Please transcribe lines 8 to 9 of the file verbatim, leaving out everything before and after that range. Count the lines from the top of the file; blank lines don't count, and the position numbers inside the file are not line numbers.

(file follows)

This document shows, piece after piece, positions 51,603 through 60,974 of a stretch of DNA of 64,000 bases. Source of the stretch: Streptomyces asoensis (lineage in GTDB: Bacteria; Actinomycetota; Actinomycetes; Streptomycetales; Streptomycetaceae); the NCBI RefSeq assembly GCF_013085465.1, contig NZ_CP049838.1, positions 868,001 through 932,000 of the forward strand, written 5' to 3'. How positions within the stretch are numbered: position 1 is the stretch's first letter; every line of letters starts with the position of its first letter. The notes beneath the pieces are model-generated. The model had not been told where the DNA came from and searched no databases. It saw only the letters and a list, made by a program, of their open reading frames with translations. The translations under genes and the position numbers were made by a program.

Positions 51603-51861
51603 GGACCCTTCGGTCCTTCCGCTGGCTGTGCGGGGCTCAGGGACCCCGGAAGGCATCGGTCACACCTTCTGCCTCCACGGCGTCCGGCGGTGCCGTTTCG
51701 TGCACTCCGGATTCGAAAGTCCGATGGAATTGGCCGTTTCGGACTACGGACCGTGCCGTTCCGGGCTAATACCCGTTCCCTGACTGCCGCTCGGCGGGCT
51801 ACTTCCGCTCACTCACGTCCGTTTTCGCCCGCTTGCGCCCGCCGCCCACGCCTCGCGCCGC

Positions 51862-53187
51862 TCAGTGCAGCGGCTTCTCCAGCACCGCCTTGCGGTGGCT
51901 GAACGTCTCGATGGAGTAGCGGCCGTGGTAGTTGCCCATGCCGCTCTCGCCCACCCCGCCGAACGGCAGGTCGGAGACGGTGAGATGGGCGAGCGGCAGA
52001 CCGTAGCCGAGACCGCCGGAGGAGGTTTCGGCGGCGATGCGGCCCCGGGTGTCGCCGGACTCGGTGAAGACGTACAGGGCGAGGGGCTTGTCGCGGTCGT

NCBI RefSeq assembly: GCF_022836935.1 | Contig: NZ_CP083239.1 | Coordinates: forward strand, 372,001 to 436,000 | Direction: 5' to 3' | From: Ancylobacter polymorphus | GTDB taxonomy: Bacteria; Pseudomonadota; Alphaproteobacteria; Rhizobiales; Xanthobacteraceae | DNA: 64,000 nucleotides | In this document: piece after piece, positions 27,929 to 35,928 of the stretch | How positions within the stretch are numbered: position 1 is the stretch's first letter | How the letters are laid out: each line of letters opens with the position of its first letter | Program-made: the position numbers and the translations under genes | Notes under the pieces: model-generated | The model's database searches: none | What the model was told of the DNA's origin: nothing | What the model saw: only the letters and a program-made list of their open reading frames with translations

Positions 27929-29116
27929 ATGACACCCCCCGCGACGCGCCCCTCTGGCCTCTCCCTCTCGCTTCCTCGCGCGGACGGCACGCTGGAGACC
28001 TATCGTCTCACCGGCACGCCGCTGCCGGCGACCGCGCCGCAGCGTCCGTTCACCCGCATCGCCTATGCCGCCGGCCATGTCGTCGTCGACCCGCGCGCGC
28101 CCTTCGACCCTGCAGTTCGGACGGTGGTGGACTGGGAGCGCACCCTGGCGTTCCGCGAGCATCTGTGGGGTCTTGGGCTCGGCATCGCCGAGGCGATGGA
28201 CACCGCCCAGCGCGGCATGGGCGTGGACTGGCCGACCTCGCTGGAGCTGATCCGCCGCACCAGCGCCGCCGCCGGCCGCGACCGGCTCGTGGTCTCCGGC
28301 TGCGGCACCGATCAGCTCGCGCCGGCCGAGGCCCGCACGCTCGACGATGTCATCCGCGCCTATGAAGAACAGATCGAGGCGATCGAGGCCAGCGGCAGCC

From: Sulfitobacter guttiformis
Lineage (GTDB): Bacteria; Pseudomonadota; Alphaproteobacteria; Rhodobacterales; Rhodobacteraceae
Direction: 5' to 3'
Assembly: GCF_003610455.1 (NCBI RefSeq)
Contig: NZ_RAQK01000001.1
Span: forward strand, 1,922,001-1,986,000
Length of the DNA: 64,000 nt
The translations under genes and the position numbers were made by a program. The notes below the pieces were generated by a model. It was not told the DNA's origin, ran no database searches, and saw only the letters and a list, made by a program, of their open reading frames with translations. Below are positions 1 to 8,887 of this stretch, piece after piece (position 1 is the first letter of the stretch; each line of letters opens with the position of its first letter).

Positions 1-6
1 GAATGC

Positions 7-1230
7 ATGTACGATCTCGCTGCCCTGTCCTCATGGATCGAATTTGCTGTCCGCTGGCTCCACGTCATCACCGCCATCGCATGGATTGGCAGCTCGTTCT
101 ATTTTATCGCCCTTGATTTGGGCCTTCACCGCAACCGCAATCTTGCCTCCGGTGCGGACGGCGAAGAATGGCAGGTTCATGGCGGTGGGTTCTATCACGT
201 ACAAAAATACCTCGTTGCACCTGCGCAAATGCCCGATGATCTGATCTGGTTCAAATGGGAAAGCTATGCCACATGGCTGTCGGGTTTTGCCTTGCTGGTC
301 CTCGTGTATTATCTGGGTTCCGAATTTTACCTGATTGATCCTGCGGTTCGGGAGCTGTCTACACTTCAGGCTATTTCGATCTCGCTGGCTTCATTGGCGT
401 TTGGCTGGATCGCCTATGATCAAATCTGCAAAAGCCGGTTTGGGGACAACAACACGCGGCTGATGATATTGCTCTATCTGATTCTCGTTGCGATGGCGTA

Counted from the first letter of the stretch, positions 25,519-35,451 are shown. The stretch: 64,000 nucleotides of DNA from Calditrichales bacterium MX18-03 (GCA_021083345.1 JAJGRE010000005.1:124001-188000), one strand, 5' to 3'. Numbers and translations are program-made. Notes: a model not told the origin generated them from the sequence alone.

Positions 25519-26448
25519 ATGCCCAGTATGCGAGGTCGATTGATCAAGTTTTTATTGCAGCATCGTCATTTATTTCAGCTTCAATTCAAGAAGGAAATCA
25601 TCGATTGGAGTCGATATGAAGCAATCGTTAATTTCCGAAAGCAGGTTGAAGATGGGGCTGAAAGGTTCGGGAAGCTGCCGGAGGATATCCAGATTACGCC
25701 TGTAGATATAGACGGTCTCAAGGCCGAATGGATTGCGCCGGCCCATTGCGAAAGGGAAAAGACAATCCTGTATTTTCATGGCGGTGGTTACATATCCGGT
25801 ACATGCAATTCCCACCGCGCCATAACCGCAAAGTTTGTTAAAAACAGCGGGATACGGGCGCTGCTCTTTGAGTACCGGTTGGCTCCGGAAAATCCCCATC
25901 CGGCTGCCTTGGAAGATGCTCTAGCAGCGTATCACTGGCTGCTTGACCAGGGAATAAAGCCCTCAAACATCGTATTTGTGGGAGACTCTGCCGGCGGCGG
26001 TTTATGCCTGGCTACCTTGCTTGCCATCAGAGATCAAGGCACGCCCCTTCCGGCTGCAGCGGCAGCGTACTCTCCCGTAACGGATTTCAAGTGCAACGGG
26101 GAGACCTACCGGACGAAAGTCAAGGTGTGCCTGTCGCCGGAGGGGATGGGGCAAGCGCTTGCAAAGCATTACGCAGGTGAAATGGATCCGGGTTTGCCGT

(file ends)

51901 GAACGTCTCGATGGAGTAGCGGCCGTGGTAGTTGCCCATGCCGCTCTCGCCCACCCCGCCGAACGGCAGGTCGGAGACGGTGAGATGGGCGAGCGGCAGA
52001 CCGTAGCCGAGACCGCCGGAGGAGGTTTCGGCGGCGATGCGGCCCCGGGTGTCGCCGGACTCGGTGAAGACGTACAGGGCGAGGGGCTTGTCGCGGTCGT